11. If it’s a scholarship for a Christian school, then there is likely a question in the mind of the school – how has your faith made a positive difference in your life? If this can be addressed GENTLY, then it would probably not hurt. You want to be a missionary – maybe explaining WHY would be appropriate. (And I hope it’s not ‘to get out of the anteroom of Hell called my hometown!’)

  12. I think it is absolutely fine for Kayla to discuss her faith. No, she shouldn’t shove things down people’s throats or preach hellfire, but neither should she emphasize just light, love and peace. She can talk about how we live in a fallen world, and how we all are, indeed sinners. It’s her right to peacefully and winsomely speak of the Gospel, and if they dump her for that, well, then that’s a shame.

  13. Fellow Christian Student

    I didn’t read all the comments but I will respond from personal experience. I have filled out tons of applications for things over the years and worked in many environments seeing as how I am working on my Ph.D. at the moment.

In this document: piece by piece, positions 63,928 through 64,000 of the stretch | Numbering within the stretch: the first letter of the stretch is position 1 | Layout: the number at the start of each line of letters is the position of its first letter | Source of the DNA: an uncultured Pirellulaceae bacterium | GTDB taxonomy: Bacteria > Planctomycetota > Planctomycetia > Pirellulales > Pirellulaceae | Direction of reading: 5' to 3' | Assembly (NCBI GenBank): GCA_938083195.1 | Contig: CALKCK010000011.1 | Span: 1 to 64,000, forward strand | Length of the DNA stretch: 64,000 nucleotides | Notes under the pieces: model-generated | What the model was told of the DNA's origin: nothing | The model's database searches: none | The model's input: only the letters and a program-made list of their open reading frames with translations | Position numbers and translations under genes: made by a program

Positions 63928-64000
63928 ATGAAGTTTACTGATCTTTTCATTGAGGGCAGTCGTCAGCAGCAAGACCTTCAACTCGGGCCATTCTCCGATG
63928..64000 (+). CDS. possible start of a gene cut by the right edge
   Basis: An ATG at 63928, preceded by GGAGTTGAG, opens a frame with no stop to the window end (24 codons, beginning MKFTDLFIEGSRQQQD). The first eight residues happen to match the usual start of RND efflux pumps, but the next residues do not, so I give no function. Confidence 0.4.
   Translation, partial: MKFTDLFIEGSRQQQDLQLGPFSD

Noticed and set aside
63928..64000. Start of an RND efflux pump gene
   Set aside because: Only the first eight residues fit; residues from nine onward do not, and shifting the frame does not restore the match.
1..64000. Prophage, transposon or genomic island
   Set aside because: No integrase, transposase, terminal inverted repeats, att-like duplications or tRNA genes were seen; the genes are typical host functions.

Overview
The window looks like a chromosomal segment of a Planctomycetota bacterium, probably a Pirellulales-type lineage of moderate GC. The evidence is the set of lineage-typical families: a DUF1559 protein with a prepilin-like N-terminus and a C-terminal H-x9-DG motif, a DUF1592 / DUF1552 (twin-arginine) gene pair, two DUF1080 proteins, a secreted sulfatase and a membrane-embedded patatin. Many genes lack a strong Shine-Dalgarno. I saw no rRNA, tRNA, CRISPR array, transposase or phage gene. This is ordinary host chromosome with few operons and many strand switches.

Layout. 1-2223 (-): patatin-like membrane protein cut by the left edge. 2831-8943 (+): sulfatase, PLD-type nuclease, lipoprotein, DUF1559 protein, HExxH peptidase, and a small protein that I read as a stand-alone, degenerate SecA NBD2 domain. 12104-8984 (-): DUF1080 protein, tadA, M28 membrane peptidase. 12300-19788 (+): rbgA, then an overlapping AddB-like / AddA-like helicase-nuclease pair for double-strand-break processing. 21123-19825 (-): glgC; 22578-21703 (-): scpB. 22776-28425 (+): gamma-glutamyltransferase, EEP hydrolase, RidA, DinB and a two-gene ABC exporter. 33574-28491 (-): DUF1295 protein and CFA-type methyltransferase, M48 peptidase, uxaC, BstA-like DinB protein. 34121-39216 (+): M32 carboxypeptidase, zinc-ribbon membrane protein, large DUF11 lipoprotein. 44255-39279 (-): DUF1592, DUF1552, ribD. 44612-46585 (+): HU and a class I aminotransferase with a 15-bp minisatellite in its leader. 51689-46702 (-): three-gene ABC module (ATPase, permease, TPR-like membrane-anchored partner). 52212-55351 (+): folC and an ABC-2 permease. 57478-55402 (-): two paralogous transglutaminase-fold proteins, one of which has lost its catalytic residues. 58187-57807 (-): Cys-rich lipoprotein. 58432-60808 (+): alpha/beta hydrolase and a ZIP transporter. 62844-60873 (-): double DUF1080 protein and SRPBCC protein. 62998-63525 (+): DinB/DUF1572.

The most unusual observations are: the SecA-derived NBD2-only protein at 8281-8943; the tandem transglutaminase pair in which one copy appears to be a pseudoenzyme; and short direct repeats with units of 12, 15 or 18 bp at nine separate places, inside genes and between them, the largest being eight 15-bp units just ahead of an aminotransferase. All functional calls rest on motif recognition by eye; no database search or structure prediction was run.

I actually had a bad experience a few years ago where after I got a job and asked for a rec letter at the end they were excited to write it but completely sabotaged me because of my religious beliefs (Christianity). It wasn’t that I was trying to convert anyone during my time there but I happened to be talking to people who were afraid that I would try to convert others. When they asked me questions about what I believe I was honest but because they did not understand as I did and some had had bad experiences and subsequently over-generalized, they held it against me it cost me an extra year in school. On the flip side, my religion helped me to get past that experience and it actually worked out to benefit me. . . just as God promised because I am obedient to Him.